Van Horn Uses Pedal Power for Relaxation, Reflection

Mon Aug 07, 2017

While some people rejuvenate their mind and body through yoga, reading, or taking a leisurely stroll, a programing language expert at the University of Maryland has discovered his own head-clearing process: biking to campus each day from his home in Washington, D.C.

David Van Horn, an assistant professor of computer science with an appointment in the University of Maryland Institute for Advanced Computer Studies, says the daily bike commute offers a slew of benefits, both physical and mental.

“It’s fun. I get to see a lot of things I would probably miss if I were driving or taking public transportation, and some days when I bike the shortest route, it’s actually faster than the Metro,” says Van Horn, who is co-director of the Lab for Programming Languages at the University of Maryland.

Since moving to Washington, D.C. from Boston four years ago, Van Horn has discovered numerous bike trails leading from the nation’s capital to the Maryland campus. Some of these routes take as little as 40 minutes to navigate, while others run just over an hour.

“There’s a beautiful network of trails through Prince George’s County that make it quite pleasant and safe to commute to College Park by bicycle,” he says. “I frequently ride the Sligo Creek Trail, the Northwest Branch Trail, the Northeast Branch Trail, and the Anacostia River Trail—it’s a relaxing and reflective time for me that I've come to really depend on in my daily routine.”

Van Horn’s research and scholarship centers on program analysis and how it is applied to programming languages, software engineering, verification and security. He specifically works on the design and implementation of programming languages that go toward building secure, reliable, efficient and reusable high-quality software.

He says biking to work helps clear his head for research and teaching.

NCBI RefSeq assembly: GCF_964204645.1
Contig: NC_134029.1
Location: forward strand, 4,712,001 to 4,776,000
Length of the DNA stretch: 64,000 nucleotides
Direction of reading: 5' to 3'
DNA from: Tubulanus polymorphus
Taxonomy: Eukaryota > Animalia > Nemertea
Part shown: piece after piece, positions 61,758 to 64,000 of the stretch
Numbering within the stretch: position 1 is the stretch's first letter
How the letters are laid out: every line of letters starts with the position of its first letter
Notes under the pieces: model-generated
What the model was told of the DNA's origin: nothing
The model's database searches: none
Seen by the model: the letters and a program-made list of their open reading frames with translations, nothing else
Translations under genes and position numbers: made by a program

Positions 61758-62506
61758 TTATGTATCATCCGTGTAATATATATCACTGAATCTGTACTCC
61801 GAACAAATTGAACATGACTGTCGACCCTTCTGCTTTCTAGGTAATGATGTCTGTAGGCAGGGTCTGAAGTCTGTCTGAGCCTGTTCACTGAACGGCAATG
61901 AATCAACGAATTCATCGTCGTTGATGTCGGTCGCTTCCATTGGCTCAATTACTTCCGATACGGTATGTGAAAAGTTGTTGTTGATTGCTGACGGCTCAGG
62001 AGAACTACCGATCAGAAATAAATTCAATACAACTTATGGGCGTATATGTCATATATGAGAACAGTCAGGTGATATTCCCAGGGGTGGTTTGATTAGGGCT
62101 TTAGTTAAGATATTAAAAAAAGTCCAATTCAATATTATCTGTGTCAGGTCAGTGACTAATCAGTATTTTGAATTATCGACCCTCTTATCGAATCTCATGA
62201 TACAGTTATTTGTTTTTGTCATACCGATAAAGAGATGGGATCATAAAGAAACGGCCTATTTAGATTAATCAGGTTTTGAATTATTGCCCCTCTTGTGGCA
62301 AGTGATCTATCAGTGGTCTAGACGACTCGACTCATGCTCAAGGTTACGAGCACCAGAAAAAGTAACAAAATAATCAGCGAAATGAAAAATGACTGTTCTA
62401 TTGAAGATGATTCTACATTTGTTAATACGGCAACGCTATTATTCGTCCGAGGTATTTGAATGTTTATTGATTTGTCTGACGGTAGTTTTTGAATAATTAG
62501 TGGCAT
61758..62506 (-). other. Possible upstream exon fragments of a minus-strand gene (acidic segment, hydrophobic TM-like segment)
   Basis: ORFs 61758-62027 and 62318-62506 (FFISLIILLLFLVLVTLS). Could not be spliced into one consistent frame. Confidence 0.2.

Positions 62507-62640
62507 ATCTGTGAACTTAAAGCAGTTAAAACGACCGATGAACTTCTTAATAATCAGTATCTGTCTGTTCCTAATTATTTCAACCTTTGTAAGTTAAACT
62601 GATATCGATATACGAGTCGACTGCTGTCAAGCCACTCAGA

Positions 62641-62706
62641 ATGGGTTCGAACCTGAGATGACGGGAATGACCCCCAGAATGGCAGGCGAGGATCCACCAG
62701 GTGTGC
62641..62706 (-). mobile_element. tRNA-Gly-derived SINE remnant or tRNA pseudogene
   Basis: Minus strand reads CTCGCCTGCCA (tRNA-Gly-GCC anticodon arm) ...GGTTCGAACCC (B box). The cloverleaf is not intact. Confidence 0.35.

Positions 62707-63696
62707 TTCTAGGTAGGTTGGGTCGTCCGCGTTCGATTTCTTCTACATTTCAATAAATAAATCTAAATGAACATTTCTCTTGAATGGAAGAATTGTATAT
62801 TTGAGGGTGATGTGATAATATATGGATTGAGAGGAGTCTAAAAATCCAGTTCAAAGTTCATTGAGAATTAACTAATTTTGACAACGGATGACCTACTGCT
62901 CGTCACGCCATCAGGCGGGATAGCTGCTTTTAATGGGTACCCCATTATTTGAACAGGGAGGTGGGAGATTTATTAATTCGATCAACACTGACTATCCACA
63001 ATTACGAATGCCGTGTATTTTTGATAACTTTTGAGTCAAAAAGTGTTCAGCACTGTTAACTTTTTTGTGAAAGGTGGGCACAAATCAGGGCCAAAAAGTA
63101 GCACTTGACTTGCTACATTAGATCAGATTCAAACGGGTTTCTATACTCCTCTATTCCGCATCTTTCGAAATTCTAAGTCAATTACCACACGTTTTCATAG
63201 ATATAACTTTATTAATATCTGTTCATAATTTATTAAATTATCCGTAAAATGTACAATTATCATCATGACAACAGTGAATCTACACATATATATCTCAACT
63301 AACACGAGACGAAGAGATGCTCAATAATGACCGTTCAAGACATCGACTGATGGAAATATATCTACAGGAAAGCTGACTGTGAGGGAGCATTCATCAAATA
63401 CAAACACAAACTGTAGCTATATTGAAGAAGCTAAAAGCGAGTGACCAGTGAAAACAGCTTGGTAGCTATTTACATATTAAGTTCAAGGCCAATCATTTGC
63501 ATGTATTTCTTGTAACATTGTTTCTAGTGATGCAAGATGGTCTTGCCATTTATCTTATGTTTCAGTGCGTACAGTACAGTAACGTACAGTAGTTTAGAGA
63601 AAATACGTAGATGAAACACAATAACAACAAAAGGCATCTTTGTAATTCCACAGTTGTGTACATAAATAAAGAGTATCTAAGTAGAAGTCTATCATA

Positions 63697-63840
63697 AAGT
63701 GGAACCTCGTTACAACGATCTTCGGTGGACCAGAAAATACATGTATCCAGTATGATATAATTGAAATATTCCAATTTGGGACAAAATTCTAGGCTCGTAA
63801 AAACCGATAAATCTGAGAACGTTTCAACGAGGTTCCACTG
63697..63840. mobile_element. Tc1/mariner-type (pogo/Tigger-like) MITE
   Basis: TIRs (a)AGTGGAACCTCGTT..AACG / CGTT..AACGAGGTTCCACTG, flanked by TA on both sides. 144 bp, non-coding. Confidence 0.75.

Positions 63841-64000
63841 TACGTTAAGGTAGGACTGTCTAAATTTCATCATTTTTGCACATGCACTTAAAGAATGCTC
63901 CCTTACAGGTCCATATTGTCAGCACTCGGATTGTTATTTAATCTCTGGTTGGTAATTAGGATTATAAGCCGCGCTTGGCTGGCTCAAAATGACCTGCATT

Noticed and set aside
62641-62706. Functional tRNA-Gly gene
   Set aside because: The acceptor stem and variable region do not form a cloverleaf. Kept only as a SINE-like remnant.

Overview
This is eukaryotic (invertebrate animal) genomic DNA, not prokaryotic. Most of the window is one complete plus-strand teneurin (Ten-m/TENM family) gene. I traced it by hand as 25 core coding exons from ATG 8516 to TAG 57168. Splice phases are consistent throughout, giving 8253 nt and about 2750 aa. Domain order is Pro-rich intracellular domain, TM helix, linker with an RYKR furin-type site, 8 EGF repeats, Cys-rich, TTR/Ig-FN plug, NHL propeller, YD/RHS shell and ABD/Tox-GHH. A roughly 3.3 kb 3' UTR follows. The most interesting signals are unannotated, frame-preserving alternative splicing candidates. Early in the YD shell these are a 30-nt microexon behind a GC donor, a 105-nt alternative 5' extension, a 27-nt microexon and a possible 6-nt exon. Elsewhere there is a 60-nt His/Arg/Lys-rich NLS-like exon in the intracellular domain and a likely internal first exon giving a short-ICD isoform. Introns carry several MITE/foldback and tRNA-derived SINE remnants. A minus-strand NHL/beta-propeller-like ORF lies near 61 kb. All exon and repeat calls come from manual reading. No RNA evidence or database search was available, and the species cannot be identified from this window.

“I can get into a rhythm on my bike and my mind just works away at whatever is on my plate,” Van Horn says. “I arrive at work ready to hit the ground running.” 

Van Horn has not owned a car for the past 10 years, and being able to live car-free was a “big consideration” when deciding to come work at UMD.

“The D.C. area is one of the few places in the U.S. where not only is it possible to live without a car, it's arguably easier to do so,” he says. “Talk to anyone who lives or works in the D.C. area and the misery of driving here is bound to come up eventually. But the city is dense with a very good transit system and excellent, rapidly improving pedestrian and bicycling infrastructure.”

On average, Van Horn says he bikes approximately 100 miles a week. His goal for the year is 5,000 miles, adding he is currently “ahead of the pace to hit that goal.”

Van Horn is an active member of the Washington Area Bicycling Association (WABA) and has participated in some of their events. In early October, he will partake in the "WABA in the Wild" ride, a three-day biking and camping trip that will cover the length of the C&O Canal trail—from pastoral Cumberland, Maryland to the toney Georgetown neighborhood in Washington, D.C. 

“I'm doing this largely because it looks like a ton of fun, but I also strongly support WABA's mission and want to raise money and awareness for their efforts,” he says. “WABA is a critical player in making bicycling such a viable and enjoyable activity in the D.C. region.”

He has biked long distances before—100 miles being the farthest—but says that was on a paved trail.

“I once rode 50 miles on the C&O with Andrew Ruef, a UMD Ph.D. student, which was cold, raining, and miserable the whole way,” Van Horn says. “I'm hoping for better conditions in October!”

—Story by Melissa Brachfeld